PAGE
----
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Mesh Governance - Concepts and Principles

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15th Jun 2018




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Outlining the concept of mesh governance and core principles for successful mesh development at large. Presented in the context of the 2018 Hub Culture Innovation Campus in France, a 3 week programme running in Paris, Cannes and Monaco, and kicking off at the Transform AI meeting on artificial intelligence developments.
(Presented in Paris, June 15, 2018, by Stan Stalnaker)
Networks are evolving quickly, especially at the edges. The rapid rate of change can be unnerving because it challenges our learned behaviours involving security, opening a primal risk underneath us. What was safe and secure yesterday is today gone. What was dangerous yesterday seems imperative today.
This change delta energises itself from a common factor, connectivity. As connectivity increases in a network, the ability for nodes in the network to transmit energy in all forms, to act resolutely, to evolve separately, and to move in new ways, grows. This change marginalises old power centres, who are used to seeing distribution occur through them from the centre instead of around them along the edge. At the same time, in any given network these new direct communication routes are empowering non-centred points where a competitive advantage becomes apparent. The advantage may result from any number of factors, but instead of becoming a centre distribution point, they become a power node not located at the centre of the network. Eventually we can imagine these networks to start looking like donuts, with a multidimensional web of connections that routinely bypass a non-existent center.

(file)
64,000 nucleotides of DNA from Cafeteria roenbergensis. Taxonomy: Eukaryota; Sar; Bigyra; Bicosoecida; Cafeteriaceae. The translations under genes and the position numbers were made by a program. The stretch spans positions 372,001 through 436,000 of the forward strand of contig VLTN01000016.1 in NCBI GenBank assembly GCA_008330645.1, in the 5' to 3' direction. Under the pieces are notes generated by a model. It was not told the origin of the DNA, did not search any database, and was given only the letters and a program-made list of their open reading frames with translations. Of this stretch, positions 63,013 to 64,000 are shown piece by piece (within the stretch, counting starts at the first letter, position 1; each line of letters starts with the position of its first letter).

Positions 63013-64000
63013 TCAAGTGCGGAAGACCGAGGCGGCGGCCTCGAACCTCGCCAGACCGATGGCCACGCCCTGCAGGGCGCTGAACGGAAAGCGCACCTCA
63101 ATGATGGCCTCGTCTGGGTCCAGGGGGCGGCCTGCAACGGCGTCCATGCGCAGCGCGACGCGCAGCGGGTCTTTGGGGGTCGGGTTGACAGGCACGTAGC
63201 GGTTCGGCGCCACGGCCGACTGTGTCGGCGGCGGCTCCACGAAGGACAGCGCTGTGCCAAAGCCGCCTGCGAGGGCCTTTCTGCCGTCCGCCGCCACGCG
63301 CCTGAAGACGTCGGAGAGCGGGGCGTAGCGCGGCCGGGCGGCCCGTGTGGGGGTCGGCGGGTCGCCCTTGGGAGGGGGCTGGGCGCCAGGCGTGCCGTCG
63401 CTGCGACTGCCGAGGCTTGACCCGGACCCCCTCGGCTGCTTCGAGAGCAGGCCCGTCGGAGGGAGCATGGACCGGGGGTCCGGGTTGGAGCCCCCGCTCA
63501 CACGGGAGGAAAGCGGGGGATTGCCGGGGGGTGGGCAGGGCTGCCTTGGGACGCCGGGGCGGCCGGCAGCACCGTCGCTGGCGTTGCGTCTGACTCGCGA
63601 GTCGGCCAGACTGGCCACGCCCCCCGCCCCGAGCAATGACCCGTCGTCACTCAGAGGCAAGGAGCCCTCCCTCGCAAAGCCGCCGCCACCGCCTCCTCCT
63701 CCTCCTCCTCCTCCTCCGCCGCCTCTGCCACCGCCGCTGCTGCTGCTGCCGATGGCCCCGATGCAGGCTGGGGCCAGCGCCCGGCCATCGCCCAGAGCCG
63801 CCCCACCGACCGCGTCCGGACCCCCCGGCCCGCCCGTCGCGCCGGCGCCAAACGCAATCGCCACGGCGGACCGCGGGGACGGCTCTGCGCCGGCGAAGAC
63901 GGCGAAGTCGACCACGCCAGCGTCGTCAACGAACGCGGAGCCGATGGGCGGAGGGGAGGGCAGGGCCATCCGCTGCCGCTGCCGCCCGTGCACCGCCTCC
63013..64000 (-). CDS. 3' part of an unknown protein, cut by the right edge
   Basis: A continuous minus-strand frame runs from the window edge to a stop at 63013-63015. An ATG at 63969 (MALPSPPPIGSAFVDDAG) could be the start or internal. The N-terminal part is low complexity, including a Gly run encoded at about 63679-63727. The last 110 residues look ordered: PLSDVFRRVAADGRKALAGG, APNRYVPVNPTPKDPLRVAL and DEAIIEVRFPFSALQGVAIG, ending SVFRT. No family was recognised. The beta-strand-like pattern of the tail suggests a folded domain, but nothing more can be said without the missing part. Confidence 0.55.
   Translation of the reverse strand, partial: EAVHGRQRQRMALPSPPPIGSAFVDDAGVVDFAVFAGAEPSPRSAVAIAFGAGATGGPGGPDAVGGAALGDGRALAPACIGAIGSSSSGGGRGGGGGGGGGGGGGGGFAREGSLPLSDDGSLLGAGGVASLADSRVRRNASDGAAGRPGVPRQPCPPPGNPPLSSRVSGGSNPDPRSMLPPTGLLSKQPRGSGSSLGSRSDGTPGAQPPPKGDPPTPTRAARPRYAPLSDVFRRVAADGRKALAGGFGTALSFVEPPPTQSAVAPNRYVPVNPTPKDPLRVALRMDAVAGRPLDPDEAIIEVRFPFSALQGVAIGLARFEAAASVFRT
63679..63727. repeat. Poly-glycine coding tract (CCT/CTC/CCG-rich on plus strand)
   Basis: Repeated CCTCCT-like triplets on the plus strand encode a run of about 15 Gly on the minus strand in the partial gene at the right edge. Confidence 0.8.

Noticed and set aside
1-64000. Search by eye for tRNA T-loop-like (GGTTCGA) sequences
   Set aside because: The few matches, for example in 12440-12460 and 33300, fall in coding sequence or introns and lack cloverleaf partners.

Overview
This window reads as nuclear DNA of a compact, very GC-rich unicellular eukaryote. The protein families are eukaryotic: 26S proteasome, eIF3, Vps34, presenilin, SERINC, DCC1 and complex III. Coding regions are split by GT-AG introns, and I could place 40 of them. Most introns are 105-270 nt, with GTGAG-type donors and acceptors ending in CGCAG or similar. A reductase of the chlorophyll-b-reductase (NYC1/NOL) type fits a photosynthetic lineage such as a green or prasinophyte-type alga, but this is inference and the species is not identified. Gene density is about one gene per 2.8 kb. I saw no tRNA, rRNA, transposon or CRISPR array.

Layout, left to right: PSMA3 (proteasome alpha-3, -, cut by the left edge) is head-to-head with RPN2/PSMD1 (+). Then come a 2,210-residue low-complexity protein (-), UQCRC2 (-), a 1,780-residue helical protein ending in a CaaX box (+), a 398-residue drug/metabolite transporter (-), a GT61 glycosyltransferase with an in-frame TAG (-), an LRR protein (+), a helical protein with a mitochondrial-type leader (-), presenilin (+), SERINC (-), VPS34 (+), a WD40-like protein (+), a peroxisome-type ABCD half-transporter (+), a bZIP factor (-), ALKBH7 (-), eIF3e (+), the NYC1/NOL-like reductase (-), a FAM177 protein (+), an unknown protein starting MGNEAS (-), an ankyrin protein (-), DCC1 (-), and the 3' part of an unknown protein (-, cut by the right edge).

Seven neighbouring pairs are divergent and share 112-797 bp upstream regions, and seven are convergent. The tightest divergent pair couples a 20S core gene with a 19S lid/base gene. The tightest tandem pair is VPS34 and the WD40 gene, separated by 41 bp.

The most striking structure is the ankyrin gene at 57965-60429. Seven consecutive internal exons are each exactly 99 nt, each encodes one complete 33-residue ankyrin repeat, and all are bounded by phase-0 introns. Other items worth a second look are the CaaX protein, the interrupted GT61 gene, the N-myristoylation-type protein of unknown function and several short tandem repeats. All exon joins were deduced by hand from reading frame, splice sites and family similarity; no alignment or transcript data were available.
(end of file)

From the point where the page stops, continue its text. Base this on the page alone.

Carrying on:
In some cases, the extreme edges of a network are gaining new power because the ability to connect with other networks that are disparate from the first network can be strongest at the edge. This furthers the case for decentralization toward the edges of a network in order to magnify outcomes related to growth. It also means that convergence across networks and scaling networks for cooperation is one of the greatest opportunities out there.
Driven in part by the explosion of social content and platforms around the world, the visibility of the network architecture is accelerating our move toward network economies. Companies and governments in legacy formats rely on traditional hierarchies to control and distribute power - using communication routes to trusted nodes, which relay onward through the network in a linear cascade. In decentralised networks this has changed, and after initial resistance, we are now seeing the absorption of both companies and governments into network architectures that promote decentralisation.
From these factors one can see the outlines of mesh governance - a non hierarchy oriented system designed to flourish in the networld now emerging. In mesh governance systems some forms of competition become counterproductive, while coexistence becomes a system imperative. Power nodes are no longer controlled at or from the centre, but at chokepoints in the network where some kind of variance provides an advantage for growth. Such an example exists in Bitcoin, where concentration among miners around the production of the currency is very pronounced, but work is cooperatively done in service of a system that thrives on decentralisation.